Research and Projects 研究項目
Global health needs have changed markedly in recent decades. The greatest threat to the health of previous generations was posed by infectious diseases such as malaria and tuberculosis. Scientific advances and population changes, however, now present the world and the Asia Pacific Region with new and different challenges. Global populations are ageing rapidly with significant implications for health. Hong Kong’s 2011 census results indicated that the population aged 60 and over nearly doubled in the previous two decades. In 2011, 1 351 000 people in Hong Kong (that is, 19.2% of the population) were aged 60 or over. By 2039, that figure is projected to grow to nearly three million. Such population shifts have occurred alongside changes in the structure of families and communities. As people are living longer, rates of chronic and non-communicable diseases have increased. Family and community support networks have also changed and now governments and society more generally are having to think about how future health needs can be supported equitably and efficiently. The work of IRCAHC aims to address these contemporary concerns through research that is closely linked to policy and practice so as to support effective future planning.
If you are interested in working with IRCAHC or in receiving updates about our research and training, please email Professor Bernadette Watson.
Current research 目前的研究
Using cues and heuristics to test responses of older Hong Kong residents to digital health promotion messages
The use of digital health messaging has grown exponentially as a result of restrictions associated with the Covid-19 health crisis. Limitations on access to older and at-risk populations as part of Covid-19 risk management has increased the widespread implementation of digital technologies associated with health promotion and health literacy for this group of people. This research project will look at key dimensions of health messaging that influence understanding and compliance with advice including the use of organisational branding to build trust, visual representation of an authority figure involved in message delivery, personal relevance to the target audience and conversational style of information presentation.
Research team: Margo Turnbull (PI); Co-Is: Bernadette Watson, Dr Simon Chow (CUHK), Dr Alice Yau (HKU)
Leveraging ‘uncertainty’ during a health crisis: A comparative analysis of the speeches of four international political leaders during the first 6 months of 2020
Speeches given by political leaders during a time of crisis are important tools in the management of uncertainty and public anxiety. The Covid-19 health crisis has been shaped by constant uncertainty in relation to the novel coronavirus (SARS-Cov-2) itself, infection routes and mortality rates. This project will analyse speeches made by leaders in Australia, Hong Kong, New Zealand and the United Kingdom during the first six months of the health crisis. In this context, political speeches are viewed as texts constructed by a variety of contributors (e.g. the speaker, experts, speech writers) rather than examples of spontaneous or naturalistic speech. The findings of this research will contribute new knowledge to the fields of political and health communication by exploring and evaluating how uncertainty was used to encourage compliance with politically-driven health and infection control directives.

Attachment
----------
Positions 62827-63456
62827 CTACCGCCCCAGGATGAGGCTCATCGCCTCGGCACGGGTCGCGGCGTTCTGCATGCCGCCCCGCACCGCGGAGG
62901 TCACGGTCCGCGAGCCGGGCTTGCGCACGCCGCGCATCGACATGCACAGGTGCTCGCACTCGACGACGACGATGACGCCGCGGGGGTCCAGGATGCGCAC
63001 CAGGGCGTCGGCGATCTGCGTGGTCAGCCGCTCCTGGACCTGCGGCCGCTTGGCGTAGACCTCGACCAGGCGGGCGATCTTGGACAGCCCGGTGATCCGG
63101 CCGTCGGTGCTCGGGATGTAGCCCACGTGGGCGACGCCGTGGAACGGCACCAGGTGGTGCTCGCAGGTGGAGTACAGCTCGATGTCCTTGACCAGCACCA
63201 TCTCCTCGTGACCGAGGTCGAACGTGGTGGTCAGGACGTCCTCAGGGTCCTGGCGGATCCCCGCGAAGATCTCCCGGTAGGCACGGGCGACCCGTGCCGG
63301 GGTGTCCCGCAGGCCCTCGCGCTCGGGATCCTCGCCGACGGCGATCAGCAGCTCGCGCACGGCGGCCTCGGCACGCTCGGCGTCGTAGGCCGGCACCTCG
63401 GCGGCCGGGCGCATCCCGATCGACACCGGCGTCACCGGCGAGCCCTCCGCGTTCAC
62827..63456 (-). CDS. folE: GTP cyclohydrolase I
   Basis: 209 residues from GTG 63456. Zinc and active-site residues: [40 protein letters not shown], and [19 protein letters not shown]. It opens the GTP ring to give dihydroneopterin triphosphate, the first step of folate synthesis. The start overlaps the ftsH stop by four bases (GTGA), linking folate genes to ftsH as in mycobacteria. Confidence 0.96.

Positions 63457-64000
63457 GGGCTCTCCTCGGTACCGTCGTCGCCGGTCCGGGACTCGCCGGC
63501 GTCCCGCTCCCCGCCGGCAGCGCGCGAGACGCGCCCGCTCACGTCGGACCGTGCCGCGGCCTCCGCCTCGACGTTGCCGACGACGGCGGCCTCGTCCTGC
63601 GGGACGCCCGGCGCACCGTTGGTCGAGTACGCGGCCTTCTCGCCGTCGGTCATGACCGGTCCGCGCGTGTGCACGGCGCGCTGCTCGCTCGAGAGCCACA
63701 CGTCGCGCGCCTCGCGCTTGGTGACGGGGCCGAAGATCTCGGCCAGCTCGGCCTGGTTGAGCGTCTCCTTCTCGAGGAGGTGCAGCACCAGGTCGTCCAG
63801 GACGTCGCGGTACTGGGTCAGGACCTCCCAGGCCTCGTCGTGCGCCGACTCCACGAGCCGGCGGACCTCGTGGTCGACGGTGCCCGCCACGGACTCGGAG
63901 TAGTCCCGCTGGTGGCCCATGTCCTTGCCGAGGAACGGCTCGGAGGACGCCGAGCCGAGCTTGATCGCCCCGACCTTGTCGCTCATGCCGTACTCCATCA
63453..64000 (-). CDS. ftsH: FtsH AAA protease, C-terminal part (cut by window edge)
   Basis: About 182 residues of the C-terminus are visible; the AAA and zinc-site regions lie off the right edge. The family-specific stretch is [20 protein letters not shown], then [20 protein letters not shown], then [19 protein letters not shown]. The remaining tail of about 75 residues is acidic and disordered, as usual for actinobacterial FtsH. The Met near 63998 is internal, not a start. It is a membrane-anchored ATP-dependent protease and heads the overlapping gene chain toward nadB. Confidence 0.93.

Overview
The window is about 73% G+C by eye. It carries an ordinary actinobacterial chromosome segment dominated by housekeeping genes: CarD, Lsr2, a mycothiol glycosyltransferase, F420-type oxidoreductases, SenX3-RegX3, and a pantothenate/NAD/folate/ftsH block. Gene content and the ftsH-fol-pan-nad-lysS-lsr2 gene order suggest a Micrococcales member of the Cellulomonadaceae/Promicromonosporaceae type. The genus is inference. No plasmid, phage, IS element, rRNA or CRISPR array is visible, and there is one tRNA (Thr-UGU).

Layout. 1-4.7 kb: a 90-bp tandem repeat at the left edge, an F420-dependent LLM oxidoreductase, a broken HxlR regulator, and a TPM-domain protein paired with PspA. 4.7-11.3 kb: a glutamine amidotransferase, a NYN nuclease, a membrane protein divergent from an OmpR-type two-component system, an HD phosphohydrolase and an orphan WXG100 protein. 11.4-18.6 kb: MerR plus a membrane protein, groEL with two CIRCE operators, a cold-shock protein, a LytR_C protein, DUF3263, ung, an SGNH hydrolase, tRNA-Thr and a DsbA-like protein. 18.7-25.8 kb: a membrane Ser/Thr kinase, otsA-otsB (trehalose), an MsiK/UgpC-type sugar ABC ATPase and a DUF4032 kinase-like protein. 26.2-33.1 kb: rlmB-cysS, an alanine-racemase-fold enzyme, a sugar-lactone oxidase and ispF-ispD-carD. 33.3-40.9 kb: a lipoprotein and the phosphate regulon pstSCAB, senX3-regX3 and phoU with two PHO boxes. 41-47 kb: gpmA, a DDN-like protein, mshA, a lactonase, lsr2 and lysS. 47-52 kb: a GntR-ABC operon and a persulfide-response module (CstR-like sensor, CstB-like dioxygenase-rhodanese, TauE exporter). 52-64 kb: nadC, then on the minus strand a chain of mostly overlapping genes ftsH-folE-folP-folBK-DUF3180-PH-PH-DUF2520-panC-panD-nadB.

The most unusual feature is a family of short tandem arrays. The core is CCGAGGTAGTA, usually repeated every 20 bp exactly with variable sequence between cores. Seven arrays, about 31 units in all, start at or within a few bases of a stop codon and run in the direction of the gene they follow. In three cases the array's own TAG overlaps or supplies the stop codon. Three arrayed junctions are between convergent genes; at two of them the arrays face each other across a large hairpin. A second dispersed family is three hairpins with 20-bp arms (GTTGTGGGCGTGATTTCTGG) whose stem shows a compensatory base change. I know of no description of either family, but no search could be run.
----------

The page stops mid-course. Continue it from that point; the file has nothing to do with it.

Research team: Dr Margo Turnbull (PI); Co-Is: Prof. Bernadette Watson, Dr Blair Ying Jin
Community disruption, collective trauma and recovery
The notion of collective trauma refers to the community-level effects of events that cause widespread social disruption over an extended period of time. Protest movements and population health crisis are examples of such potentially traumatic events. Previous research has focused on collective trauma in the context of natural disasters such as bushfires, floods, or civil war. The collective trauma associated with prolonged social unrest such as that seen in Hong Kong in recent months, and the disruption and uncertainty caused by the current global health crisis, have not yet been studied in detail or in close temporal proximity to key events. The experiences of The Hong Kong Polytechnic University – a community of more than 30, 000 students and staff – over the last six months offer a novel opportunity to study collective trauma and recovery within a culturally and linguistically diverse university community. We initiated a multi-method research study (human research ethics reference: HSEARS20191122001) in the weeks immediately following the protest related events at PolyU in November 2019. Research activities were undertaken in either English, Cantonese or Mandarin Chinese depending on individual preferences. Early analysis has highlighted a number of important themes which warrant further investigation in relation to community-level recovery following large-scale disruption such as social unrest and population health emergencies.